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20th World Congress on Heart Disease



Guo-Ping Shi, SC.D., D.SC.
, Brigham and Women's Hospital and Harvard Medical School, Boston, MA, USA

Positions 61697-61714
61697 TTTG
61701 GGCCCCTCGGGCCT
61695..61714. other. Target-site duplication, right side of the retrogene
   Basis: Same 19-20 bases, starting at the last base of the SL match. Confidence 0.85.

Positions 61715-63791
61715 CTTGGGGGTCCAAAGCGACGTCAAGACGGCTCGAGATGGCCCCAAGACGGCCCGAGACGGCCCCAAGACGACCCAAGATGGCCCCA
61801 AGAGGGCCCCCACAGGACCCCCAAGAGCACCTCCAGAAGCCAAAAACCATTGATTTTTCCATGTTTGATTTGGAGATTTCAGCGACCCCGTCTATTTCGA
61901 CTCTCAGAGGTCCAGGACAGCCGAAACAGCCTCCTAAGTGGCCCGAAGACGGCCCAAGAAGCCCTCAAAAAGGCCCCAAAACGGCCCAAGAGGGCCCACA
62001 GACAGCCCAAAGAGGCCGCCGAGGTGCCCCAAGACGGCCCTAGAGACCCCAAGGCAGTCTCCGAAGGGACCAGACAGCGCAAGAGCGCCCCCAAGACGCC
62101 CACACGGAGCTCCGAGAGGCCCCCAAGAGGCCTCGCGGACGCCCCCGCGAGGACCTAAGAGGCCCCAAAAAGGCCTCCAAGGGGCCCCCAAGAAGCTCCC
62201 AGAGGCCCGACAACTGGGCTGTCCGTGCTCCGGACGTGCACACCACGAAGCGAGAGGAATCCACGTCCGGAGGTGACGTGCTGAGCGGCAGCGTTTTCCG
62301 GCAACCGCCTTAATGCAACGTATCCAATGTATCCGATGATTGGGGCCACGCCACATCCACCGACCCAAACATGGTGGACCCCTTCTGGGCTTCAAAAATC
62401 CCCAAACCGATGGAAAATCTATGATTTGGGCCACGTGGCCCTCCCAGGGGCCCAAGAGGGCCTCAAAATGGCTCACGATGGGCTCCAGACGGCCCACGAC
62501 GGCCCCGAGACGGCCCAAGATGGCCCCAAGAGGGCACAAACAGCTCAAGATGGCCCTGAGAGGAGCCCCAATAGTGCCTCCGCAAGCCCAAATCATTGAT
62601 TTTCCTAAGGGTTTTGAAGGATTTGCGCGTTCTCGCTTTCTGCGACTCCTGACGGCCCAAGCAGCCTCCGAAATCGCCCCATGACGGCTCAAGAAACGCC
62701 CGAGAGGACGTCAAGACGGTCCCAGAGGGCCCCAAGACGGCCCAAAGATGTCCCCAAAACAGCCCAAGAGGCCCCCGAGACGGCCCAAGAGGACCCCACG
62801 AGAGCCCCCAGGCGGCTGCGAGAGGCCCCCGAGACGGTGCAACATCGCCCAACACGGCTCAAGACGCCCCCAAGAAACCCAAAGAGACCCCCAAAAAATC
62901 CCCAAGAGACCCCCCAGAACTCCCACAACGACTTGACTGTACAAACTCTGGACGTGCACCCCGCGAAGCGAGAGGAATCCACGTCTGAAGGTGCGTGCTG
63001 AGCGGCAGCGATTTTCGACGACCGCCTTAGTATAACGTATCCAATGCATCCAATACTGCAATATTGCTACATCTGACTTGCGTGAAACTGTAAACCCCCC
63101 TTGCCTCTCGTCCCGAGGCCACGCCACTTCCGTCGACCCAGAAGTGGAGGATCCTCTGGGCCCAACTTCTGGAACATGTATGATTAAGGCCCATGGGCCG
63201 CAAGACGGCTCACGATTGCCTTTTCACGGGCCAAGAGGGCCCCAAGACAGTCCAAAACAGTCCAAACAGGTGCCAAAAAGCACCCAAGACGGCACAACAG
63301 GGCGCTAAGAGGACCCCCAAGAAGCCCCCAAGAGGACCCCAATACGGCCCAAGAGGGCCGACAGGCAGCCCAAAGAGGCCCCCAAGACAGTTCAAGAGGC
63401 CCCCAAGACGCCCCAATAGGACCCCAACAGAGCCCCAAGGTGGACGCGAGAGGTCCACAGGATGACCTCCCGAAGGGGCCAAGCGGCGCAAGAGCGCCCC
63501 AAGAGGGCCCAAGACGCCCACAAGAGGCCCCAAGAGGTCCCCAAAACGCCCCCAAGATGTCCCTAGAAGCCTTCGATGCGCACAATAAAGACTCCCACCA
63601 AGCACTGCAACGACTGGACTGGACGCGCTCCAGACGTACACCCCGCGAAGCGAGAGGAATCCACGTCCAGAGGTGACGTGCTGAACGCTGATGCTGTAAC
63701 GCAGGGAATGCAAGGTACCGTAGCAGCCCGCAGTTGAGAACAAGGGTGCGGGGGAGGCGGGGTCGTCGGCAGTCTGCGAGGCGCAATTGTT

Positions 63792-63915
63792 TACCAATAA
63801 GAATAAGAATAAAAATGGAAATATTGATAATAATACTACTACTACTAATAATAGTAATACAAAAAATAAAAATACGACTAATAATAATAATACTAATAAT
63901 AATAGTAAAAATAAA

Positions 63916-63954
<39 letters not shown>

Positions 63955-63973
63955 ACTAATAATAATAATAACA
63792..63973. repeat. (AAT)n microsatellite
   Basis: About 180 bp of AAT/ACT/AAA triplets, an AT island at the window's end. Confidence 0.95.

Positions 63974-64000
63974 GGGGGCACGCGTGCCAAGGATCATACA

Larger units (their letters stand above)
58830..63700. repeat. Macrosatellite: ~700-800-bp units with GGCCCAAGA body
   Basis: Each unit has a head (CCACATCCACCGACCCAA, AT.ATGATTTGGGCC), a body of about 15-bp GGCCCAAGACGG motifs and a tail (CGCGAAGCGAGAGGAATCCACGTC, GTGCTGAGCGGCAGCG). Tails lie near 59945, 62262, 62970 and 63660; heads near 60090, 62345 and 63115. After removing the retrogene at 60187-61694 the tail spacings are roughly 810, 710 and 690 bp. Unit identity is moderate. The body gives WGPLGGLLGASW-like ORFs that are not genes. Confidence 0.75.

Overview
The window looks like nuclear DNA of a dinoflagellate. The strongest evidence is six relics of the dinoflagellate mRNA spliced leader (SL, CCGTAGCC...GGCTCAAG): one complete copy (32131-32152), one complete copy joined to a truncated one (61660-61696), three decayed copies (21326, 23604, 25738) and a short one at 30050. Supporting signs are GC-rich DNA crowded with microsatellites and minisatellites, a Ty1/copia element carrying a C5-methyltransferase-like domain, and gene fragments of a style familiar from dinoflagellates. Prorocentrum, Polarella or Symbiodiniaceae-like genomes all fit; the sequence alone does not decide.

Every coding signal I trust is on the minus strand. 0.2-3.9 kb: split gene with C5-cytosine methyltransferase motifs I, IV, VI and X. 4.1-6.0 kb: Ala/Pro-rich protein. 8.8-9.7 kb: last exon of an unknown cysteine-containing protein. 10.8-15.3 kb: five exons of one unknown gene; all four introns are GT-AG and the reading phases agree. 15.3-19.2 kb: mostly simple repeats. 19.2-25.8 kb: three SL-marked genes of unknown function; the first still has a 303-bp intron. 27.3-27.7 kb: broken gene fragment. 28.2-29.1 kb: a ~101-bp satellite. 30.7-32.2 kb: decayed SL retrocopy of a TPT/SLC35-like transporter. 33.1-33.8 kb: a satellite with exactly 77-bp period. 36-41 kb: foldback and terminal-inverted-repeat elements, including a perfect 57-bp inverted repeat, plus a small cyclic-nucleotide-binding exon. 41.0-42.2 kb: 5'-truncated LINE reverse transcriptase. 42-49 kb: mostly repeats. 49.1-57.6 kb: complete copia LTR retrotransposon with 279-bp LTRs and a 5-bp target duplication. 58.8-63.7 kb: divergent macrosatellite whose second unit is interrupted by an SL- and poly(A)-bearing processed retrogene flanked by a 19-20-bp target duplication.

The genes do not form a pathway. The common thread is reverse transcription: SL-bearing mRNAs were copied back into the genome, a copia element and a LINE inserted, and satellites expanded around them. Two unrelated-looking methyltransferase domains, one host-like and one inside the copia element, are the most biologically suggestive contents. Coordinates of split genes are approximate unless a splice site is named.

Mast cells contribute to the pathogenesis of obesity and diabetes. Deficiency or pharmacological inactivation of mast cells protects mice from these metabolic diseases. This study demonstrates that leptin deficiency slants otherwise pro-inflammatory mast cells toward anti-inflammatory functions. Mast cells in the white adipose tissues of lean humans and mice are leptin-deficient. Adoptive transfer of leptin-deficient mast cells expanded ex vivo mitigates diet-induced and pre-established obesity and diabetes in diet-induced and genetic obese mice. Mechanistic studies show that leptin-deficient mast cells polarize macrophages from M1 to M2 functions because of an altered balance between pro- and anti-inflammatory cytokines, but do not affect T-cell differentiation. Rampant body weight gain in ob/ob mice, a strain that lacks leptin, associates with reduced mast cell content in the white adipose tissues. In ob/ob mice, genetic depletion of mast cells exacerbates obesity and diabetes, and repopulation of bone marrow in vitro differentiated mast cells ameliorates obesity and diabetes.



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